How Facebook Affects Your Mental Health


Dr. Tim Elmore shares how parents can help their teens and young adults develop healthy social media habits.

Recently, I met with a group of college students to talk about their Facebook habits. Two big ideas surfaced, one positive and one negative. Some students said they feel “happier” when they’re on Facebook; others said it increased jealousy in them. The conversation drove me to dig up research to see what studies have been done on the effect of social media.

Now that Facebook has been around for a decade—first at Harvard University, and now by over a billion people around the world—studies have been conducted on how it affects our mental and emotional health. The results? Suffice it to say, there are significant pros and cons to this social media device.

On the upside, one poll of a hundred college students about their Facebook habits revealed that those who posted numerous status updates each day actually experienced positive mood swings that a control group did not experience. Those who posted more frequently felt less lonely and more connected to friends. The reason? While sitting behind a computer screen may seem isolating, updating your status keeps friends on the brain when you can’t see them in person. Researchers actually call it “social snacking.”

The downside of Facebook is sobering and worth our attention. It appears that one in every three Facebook users experience feelings of jealousy and envy after spending time on the site. In fact, there is increasing evidence suggesting there are links between social media use and our mental health in general. One study showed that substantial emotional damage was experienced by users who were looking at positive posts of friends who were “smiling and looking happy.” In many ways, Facebook has become a place for people to flaunt their successes. (Think about it: How often do you see someone posting something bad about themselves?)

Researchers found that vacation photos actually sparked the highest level of resentment. A recent study from the University of Michigan suggests that the more time college students spent on Facebook, the poorer they felt about their own lives. Some may argue that Facebook is efficient at igniting “virtual empathy” because the interaction is on a screen; as a result, users can’t read body language or non-verbal communication and can feel depressed, even though they’re “wishing someone a happy vacation.” For others, Facebook has become a numbers game of “likes,” where users keep score and can actually become addicted to the site.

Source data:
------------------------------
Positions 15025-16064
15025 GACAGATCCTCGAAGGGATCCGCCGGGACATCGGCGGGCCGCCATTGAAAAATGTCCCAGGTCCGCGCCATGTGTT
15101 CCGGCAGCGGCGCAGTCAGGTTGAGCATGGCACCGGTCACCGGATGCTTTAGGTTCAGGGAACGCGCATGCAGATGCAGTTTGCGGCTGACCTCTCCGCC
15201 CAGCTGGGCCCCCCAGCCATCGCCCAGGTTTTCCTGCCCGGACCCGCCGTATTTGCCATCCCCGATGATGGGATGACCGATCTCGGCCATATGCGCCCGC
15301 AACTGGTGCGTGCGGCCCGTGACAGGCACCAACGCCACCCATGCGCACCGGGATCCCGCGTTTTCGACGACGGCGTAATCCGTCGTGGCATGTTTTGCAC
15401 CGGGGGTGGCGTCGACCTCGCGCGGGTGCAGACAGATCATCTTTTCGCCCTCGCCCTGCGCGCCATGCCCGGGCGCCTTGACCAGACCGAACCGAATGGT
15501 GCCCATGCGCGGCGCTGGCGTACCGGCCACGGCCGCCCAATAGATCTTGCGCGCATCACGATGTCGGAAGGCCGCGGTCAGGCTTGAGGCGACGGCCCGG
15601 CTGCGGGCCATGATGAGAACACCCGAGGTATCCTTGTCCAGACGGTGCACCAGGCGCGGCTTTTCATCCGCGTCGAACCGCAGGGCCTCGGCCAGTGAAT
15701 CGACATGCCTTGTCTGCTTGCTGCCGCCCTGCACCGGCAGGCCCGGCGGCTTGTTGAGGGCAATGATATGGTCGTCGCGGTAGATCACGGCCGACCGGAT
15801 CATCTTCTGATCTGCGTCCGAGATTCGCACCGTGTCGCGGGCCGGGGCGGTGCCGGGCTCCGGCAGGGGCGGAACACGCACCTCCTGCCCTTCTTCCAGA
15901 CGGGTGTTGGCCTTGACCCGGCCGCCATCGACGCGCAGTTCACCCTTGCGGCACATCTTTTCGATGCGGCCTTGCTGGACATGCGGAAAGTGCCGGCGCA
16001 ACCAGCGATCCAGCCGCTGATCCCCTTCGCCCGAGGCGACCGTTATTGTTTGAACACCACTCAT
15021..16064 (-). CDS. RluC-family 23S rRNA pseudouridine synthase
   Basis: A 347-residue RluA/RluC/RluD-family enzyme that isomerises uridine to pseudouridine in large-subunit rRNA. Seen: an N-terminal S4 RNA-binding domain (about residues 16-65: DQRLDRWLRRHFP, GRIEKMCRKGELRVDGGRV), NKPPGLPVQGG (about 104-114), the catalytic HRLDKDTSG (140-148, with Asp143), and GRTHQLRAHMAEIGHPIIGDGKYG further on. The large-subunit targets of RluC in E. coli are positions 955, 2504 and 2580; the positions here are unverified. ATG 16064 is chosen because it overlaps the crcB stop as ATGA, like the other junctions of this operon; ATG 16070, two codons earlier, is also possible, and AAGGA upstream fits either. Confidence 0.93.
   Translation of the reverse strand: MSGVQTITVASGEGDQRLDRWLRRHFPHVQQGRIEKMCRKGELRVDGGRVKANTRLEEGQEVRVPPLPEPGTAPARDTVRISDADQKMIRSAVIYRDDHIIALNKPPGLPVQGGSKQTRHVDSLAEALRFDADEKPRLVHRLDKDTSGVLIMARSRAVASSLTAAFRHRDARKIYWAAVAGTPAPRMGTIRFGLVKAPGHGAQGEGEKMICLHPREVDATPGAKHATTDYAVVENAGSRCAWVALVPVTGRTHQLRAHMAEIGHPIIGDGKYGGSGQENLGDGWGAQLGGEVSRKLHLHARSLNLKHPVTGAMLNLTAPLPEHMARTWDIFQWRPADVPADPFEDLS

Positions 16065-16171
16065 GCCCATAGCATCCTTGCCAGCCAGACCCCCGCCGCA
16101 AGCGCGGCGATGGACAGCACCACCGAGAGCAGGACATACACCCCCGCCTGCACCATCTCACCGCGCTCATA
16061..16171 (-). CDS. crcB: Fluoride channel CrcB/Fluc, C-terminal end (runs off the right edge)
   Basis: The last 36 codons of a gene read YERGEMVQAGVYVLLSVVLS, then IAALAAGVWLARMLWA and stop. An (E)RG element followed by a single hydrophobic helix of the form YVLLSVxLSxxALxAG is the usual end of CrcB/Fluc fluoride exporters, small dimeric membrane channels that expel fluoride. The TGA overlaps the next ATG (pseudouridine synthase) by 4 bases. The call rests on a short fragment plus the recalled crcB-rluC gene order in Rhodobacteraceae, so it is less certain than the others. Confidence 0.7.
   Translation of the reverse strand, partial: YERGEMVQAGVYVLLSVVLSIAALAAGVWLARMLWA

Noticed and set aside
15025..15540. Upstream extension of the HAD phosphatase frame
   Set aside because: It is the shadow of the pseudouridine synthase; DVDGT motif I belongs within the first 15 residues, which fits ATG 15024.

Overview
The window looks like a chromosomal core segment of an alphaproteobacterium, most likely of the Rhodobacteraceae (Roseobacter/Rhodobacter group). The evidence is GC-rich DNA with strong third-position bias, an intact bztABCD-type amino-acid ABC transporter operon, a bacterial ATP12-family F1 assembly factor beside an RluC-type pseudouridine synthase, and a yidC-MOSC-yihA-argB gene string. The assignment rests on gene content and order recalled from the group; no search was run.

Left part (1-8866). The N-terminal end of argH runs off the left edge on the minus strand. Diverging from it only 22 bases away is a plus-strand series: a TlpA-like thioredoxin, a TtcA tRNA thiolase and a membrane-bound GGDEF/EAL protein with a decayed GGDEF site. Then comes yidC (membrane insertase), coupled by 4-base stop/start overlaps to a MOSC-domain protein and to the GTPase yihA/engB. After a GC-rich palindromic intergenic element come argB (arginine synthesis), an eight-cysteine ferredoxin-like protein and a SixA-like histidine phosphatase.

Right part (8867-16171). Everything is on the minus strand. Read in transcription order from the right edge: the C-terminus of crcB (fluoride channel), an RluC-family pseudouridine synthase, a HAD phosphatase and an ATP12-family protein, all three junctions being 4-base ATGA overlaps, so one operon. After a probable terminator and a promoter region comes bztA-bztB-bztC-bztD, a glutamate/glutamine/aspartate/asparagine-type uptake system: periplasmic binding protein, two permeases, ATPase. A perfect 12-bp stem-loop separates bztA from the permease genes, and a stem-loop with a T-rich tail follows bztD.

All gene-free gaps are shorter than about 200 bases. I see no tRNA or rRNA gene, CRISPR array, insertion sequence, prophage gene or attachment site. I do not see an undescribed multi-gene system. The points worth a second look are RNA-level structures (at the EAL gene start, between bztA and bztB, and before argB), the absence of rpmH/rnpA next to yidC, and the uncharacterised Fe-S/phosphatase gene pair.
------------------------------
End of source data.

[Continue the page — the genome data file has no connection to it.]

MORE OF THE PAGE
So What Do We Do?

If you have a teen or college student, I suggest the following:

1. Talk about this research. It’s an “elephant in the room,” and many are afraid to admit the negative feelings they have when looking at other’s Facebook pages.

2. Decide on time limits for Facebook use, or even do a “Facebook Fast.” Simply stop using it and see how it affects moods. Wanna stay in touch? Try a phone call.

3. Decide to use the Facebook “forum” as a place to give, to serve, or to assist others, rather than compare stories. Get on it to give, not to get. Focus on adding value.

4. Never, ever use it to whine about “you” or to compete with “them.” It’s not a game­—it’s a conversation. If more of us treat it that way, I believe attitudes will improve.

What would you add to this list?

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